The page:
Kuwait: Women in region are facing legal forms of discrimination

KUWAIT CITY, March 24: The Women’s Cultural and Social Society, in coordination with the Freedom House, organized the Second Gulf Regional Forum on Women’s Rights and Family Law in honor of the International Women’s Day on Tuesday. The event was held under the patronage of Faisal Mohammad Al-Hajji Bukhadhour, Deputy Prime Minister and Minister of State for Cabinet Affairs. Several prominent personalities spoke on women’s current status in the region.

“In 2005, women in Kuwait received the same political rights as men, which enabled them to vote and run for office in the parliamentary elections the following year. Women in Kuwait have experienced the greatest gains of any Gulf country in terms of their economic participation,” stated Sheikha H. Al-Nisf, President of the Women’s Cultural and Social Society.

“As the societies of the Middle East and North Africa (MENA) undertake the difficult process of enacting social and political change, the unequal status of women stands out as a particularly formidable obstacle. “However, today we stand out in Kuwait for the installment of a larger project encompassing the entire MENA region, which will be completed in November 2009. “Although the study indicates that a substantial deficit in women’s rights persists in every country of the Gulf region and is reflected in practically every facet of their societies, its findings also include the notable progress achieved over the last five years, particularly in terms of economic and political rights,” she added.
Robert Herman, Director of Programs in Freedom House also spoke about women in the Middle East and North Africa (MENA) Region.

“Regardless of constitutional guarantees, women throughout the region face legal forms of discrimination that are systematic and pervade every aspect of life,” stated Herman. “Freedom House translates the values of freedom into a strong tangible impact by combining analysis, advocacy and action. Freedom House has forged an innovative model to promote the expansion of democracy and human rights around the world,” he added. Mariam Al-Roweie, President of Bahrain Women’s Union said, “We are here today to highlight the position and role of women constitutionally and how such is practiced on ground. “In order to stop any aggression against women we need to implement in practice all the international agreements and resolutions that advocate women’s rights,” stated Al-Roweie.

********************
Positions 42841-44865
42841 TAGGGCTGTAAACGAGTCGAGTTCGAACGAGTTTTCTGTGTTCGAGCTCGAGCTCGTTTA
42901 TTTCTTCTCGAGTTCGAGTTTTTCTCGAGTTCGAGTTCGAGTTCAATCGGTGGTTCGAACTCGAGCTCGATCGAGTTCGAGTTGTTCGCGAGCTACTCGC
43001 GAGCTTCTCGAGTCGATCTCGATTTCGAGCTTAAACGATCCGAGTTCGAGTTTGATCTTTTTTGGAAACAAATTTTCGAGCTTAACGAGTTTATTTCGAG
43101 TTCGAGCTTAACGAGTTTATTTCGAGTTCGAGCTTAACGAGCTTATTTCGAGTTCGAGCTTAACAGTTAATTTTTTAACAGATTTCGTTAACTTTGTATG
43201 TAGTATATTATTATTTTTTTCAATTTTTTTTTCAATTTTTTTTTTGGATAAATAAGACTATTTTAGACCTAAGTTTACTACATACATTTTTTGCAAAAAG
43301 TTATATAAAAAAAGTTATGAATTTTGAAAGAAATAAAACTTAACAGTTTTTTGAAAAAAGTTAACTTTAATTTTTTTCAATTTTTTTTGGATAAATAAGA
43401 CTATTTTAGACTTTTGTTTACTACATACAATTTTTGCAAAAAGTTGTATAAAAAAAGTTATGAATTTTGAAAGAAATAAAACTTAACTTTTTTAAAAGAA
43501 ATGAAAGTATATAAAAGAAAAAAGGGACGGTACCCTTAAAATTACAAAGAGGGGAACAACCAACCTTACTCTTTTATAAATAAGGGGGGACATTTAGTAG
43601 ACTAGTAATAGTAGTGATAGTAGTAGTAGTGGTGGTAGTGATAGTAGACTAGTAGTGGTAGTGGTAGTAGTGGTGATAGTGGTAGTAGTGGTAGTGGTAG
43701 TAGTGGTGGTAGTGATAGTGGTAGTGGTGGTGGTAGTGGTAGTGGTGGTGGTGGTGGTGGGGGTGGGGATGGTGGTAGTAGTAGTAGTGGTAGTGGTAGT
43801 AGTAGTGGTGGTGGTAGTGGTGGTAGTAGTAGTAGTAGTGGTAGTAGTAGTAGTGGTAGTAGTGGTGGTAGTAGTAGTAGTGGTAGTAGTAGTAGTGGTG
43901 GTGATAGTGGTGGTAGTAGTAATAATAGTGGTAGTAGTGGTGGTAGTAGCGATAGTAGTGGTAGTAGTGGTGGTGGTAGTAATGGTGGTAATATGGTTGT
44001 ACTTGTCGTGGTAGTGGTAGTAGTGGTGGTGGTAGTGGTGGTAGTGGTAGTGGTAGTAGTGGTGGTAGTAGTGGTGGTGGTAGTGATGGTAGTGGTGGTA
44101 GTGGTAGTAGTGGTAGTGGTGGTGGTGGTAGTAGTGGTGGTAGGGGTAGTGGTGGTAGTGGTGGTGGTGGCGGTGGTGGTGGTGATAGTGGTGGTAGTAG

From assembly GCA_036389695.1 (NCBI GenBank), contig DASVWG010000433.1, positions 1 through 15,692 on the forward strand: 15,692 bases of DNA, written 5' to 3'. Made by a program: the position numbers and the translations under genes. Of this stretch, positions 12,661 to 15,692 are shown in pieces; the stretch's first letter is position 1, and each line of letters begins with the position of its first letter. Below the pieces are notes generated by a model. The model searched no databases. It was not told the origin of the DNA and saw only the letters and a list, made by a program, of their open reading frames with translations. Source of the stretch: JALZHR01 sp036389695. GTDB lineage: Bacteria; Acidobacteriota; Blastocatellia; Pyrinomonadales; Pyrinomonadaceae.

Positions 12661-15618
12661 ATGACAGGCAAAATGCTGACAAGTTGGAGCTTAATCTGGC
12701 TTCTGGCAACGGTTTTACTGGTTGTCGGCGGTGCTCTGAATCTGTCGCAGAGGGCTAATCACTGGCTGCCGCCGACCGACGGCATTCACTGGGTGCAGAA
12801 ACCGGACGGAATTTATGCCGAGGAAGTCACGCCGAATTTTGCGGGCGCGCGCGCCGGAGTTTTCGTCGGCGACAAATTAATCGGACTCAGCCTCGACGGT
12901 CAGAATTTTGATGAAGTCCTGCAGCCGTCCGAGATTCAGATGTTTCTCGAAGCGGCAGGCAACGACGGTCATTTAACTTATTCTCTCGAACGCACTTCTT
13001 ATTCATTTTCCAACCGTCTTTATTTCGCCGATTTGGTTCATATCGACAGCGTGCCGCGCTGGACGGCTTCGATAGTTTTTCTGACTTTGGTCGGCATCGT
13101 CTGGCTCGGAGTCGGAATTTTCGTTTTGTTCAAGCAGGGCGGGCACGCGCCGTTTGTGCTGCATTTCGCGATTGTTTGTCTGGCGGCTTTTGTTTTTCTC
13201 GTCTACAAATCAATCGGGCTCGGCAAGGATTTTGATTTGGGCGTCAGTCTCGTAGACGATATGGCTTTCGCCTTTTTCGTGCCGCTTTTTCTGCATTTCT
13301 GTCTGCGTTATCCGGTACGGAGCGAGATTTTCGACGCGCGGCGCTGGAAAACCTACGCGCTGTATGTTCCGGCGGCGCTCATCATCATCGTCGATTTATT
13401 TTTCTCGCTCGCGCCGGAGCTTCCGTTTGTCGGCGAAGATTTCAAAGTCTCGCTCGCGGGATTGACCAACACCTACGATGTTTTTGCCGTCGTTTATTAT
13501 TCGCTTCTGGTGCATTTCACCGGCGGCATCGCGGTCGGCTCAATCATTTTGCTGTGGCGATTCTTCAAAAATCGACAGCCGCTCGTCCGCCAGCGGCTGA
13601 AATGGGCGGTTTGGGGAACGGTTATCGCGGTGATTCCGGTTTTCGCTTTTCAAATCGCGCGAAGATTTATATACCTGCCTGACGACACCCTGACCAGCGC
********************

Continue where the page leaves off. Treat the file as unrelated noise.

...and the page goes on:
“Today and by sharing the experiences of women from different Arab countries we will take the first step in eliminating all kinds of discriminations that remain against women and to enforce with all its articles without any reservation the Convention on the Elimination of all Discrimination Against Women (CEDAW),” she added.
The Gulf region, and the Middle East as a whole, is not the only region of the world where women experience inequality. In Asia, Africa, Latin America, Europe, and North America, women continue to face discrimination and significant barriers to the full realization of their rights. It is in the Gulf, however, that the gap between the rights of men and those of women has been most clear and substantial, she said.

“The case of Kuwait, however, stands out positive in some manners and has become as an example to many Arab countries. In the 2006 and 2008 municipal and national elections, Kuwaiti women voted and ran as candidates,” she added.
“This has provided women with the unprecedented potential to directly influence Kuwaiti society, especially because the elected National Assembly has the power to overturn decrees issued by the Amir. The government has also integrated women into the national decision-making process by assigning ministerial portfolios to three women and appointing two others to the Municipal Council, which controls the administration of public services.
“Despite these significant developments, Kuwaiti women still face discrimination in many areas of life. They remain prohibited from serving as judges and joining the military, have unequal marital rights, and are not allowed to pass their nationality on to their children and foreign-born husbands.

“They also lack equal rights in laws regulating social security, pensions, and inheritance. Provisions regarding inheritance, however, are mandated in the Holy Quran and take into consideration that men, legally and socially, bear the burden of fiscal responsibility for all female family members. As a result there is little, if any, political or popular will to change this practice.
“Advocacy for women’s rights in Kuwait has been strong and visible in recent years, particularly with respect to political participation. Nonetheless, activists today face new challenges: female election turnout has been relatively low, and no female candidates have been elected to the parliament.
“Furthermore, the amended election law requires all voters and candidates, regardless of their gender or religion, to adhere to the principles and rules of Sharia (Islamic law).”

By Rena Sadeghi
Arab Times Staff

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